Ancient DNA from an Early Neolithic Iberian
population supports a pioneer colonization by first

P. UTRILLA,§ M. EDO, – M . MOLIST , * * R . RASTEIRO , †† L . CHIKHI ††‡‡§§ and E ARROYO-PARDO *

*Laboratorio de Gene´tica Forense y Gene´tica de Poblaciones, Facultad de Medicina, Pabello´n 7, 4ª Planta, Universidad Complutense de Madrid, Avenida Complutense s ⁄ n, 28040 Madrid, Spain, †Instituto de Arqueologia e Paleocieˆncias, Universidade do Algarve, 8005-139 Faro, Portugal, ‡UMR 5199 PACEA, Laboratoire d’Anthropologie Des Populations Passe´es et Pre´sentes, Universite´ Bordeaux 1, 33405 Talence cedex, France, §Departamento de Ciencias de la Antigu¨ edad, Universidad de Zaragoza, 50009 Zaragoza, Spain, –Departament de Prehisto`ria, Histo`ria Antiga i Arqueologia, Universitat de Barcelona, 08032 Barcelona, Spain, **Departamento de Prehistoria, Universitat Auto`noma de Barcelona, 08193 Bellaterra, Spain, ††Instituto Gulbenkian de Cieˆncia, P-2780-156 Oeiras, Portugal, ‡‡CNRS, Universite´ Paul Sabatier, ENFA; UMR 5174 EDB (Laboratoire Evolution & Diversite´ Biologique); 118 route de Narbonne, F-31062 Toulouse, France, §§Universite´ de Toulouse; UMR 5174 EDB, F-31062 Toulouse, France

The Neolithic transition has been widely debated particularly regarding the extent to
which this revolution implied a demographic expansion from the Near East. We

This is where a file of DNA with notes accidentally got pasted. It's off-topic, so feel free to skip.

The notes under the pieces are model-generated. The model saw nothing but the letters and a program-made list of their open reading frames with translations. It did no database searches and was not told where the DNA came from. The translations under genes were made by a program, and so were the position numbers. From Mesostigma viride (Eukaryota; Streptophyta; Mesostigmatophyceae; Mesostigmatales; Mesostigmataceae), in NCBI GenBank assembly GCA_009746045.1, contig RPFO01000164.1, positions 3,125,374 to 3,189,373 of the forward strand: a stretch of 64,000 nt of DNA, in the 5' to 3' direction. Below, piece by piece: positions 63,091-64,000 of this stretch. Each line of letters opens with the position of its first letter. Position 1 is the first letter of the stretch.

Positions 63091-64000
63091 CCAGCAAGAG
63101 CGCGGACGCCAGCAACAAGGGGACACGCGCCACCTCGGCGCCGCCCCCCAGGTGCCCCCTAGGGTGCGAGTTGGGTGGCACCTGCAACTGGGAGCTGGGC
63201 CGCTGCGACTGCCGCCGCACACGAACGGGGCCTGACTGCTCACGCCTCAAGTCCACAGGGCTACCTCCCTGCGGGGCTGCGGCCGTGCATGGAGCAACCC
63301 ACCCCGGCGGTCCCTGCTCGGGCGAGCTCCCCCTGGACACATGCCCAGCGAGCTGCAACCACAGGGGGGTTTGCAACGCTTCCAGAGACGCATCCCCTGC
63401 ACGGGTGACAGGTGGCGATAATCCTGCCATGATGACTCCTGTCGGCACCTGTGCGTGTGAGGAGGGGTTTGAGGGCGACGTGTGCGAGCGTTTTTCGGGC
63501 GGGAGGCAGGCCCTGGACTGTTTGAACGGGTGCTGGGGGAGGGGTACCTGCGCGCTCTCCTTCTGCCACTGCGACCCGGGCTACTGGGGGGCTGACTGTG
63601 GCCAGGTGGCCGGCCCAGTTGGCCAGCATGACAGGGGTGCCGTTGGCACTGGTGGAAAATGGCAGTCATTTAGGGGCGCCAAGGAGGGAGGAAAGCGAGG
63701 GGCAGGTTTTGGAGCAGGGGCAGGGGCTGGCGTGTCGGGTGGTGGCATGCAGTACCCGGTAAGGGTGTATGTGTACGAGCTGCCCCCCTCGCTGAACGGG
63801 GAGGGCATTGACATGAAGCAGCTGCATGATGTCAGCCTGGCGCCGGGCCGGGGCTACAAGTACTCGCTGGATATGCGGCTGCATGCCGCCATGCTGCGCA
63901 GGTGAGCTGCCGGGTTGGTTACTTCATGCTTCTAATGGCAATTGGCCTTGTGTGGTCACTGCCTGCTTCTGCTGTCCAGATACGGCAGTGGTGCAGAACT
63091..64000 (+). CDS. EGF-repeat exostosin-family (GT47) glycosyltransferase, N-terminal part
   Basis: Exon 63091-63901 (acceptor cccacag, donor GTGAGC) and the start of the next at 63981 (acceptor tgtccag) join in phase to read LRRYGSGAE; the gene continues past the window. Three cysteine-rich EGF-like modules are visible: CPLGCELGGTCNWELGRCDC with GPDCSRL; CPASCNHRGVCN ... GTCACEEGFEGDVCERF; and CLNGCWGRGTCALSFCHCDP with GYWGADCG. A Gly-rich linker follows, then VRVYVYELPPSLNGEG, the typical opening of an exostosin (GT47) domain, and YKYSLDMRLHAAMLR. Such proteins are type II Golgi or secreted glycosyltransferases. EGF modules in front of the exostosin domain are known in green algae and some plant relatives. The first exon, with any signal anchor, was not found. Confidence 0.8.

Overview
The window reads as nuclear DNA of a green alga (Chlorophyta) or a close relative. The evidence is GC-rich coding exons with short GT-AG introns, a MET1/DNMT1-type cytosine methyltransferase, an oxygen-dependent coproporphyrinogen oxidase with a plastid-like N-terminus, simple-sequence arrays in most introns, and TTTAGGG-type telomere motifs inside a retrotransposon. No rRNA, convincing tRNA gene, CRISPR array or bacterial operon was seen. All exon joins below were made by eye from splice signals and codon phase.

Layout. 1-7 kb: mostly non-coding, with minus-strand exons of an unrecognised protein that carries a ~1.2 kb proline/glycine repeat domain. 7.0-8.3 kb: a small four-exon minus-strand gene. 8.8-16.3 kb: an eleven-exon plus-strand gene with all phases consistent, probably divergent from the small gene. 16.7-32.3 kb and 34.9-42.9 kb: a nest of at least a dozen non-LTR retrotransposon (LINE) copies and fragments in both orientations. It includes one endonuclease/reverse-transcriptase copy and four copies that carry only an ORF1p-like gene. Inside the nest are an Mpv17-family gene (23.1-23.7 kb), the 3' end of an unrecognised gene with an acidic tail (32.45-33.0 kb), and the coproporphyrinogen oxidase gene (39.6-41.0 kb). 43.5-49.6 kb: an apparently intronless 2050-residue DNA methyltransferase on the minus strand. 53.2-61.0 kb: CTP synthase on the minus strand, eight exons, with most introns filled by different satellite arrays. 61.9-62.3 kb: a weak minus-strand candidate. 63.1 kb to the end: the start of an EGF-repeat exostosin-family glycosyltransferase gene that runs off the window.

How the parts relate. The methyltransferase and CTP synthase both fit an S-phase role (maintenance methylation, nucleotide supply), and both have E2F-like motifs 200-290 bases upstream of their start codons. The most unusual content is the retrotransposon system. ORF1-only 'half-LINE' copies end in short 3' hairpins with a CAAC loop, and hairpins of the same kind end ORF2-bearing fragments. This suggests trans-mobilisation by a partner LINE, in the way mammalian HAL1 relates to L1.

attempted to shed some light on this process in northeastern Iberia by combining ancient
DNA (aDNA) data from Early Neolithic settlers and published DNA data from Middle
Neolithic and modern samples from the same region. We successfully extracted and
amplified mitochondrial DNA from 13 human specimens, found at three archaeological
sites dated back to the Cardial culture in the Early Neolithic (Can Sadurnı´ and Chaves)
and to the Late Early Neolithic (Sant Pau del Camp). We found that haplogroups with a
low frequency in modern populations—N* and X1—are found at higher frequencies in
our Early Neolithic population (31% ). Genetic differentiation between Early and
Middle Neolithic populations was significant (FST 0.13, P <10)5), suggesting that
genetic drift played an important role at this time. To improve our understanding of the
Neolithic demographic processes, we used a Bayesian coalescence-based simulation
approach to identify the most likely of three demographic scenarios that might explain
the genetic data. The three scenarios were chosen to reflect archaeological knowledge and
previous genetic studies using similar inferential approaches. We found that models that
ignore population structure, as previously used in aDNA studies, are unlikely to explain
the data. Our results are compatible with a pioneer colonization of northeastern Iberia at
the Early Neolithic characterized by the arrival of small genetically distinctive groups,
showing cultural and genetic connections with the Near East.

Keywords: ancient DNA, Iberian Peninsula, mitochondrial DNA, Neolithic

Received 8 July 2011; revision received 5 October 2011; accepted 11 October 2011